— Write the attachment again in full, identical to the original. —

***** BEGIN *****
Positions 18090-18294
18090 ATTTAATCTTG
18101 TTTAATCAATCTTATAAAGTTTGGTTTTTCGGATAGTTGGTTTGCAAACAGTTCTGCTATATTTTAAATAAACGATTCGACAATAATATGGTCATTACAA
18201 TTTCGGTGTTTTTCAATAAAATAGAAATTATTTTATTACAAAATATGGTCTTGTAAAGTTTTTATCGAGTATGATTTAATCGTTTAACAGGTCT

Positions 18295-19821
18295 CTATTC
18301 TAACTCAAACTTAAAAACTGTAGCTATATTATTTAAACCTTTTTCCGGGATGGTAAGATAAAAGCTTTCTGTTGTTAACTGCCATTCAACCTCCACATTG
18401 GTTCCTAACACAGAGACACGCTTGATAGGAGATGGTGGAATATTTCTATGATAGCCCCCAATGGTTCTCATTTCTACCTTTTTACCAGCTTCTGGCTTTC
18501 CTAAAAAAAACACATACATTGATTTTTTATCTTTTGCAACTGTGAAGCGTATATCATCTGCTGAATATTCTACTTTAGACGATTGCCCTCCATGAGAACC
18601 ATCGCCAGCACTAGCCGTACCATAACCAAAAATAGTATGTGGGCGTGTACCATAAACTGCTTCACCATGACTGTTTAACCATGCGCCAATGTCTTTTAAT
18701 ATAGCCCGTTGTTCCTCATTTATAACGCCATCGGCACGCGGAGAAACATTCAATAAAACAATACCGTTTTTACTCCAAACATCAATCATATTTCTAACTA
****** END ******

Positions 18090-18294
18090 ATTTAATCTTG
18101 TTTAATCAATCTTATAAAGTTTGGTTTTTCGGATAGTTGGTTTGCAAACAGTTCTGCTATATTTTAAATAAACGATTCGACAATAATATGGTCATTACAA
18201 TTTCGGTGTTTTTCAATAAAATAGAAATTATTTTATTACAAAATATGGTCTTGTAAAGTTTTTATCGAGTATGATTTAATCGTTTAACAGGTCT

Positions 18295-19821
18295 CTATTC
18301 TAACTCAAACTTAAAAACTGTAGCTATATTATTTAAACCTTTTTCCGGGATGGTAAGATAAAAGCTTTCTGTTGTTAACTGCCATTCAACCTCCACATTG
18401 GTTCCTAACACAGAGACACGCTTGATAGGAGATGGTGGAATATTTCTATGATAGCCCCCAATGGTTCTCATTTCTACCTTTTTACCAGCTTCTGGCTTTC
18501 CTAAAAAAAACACATACATTGATTTTTTATCTTTTGCAACTGTGAAGCGTATATCATCTGCTGAATATTCTACTTTAGACGATTGCCCTCCATGAGAACC
18601 ATCGCCAGCACTAGCCGTACCATAACCAAAAATAGTATGTGGGCGTGTACCATAAACTGCTTCACCATGACTGTTTAACCATGCGCCAATGTCTTTTAAT
18701 ATAGCCCGTTGTTCCTCATTTATAACGCCATCGGCACGCGGAGAAACATTCAATAAAACAATACCGTTTTTACTCCAAACATCAATCATATTTCTAACTA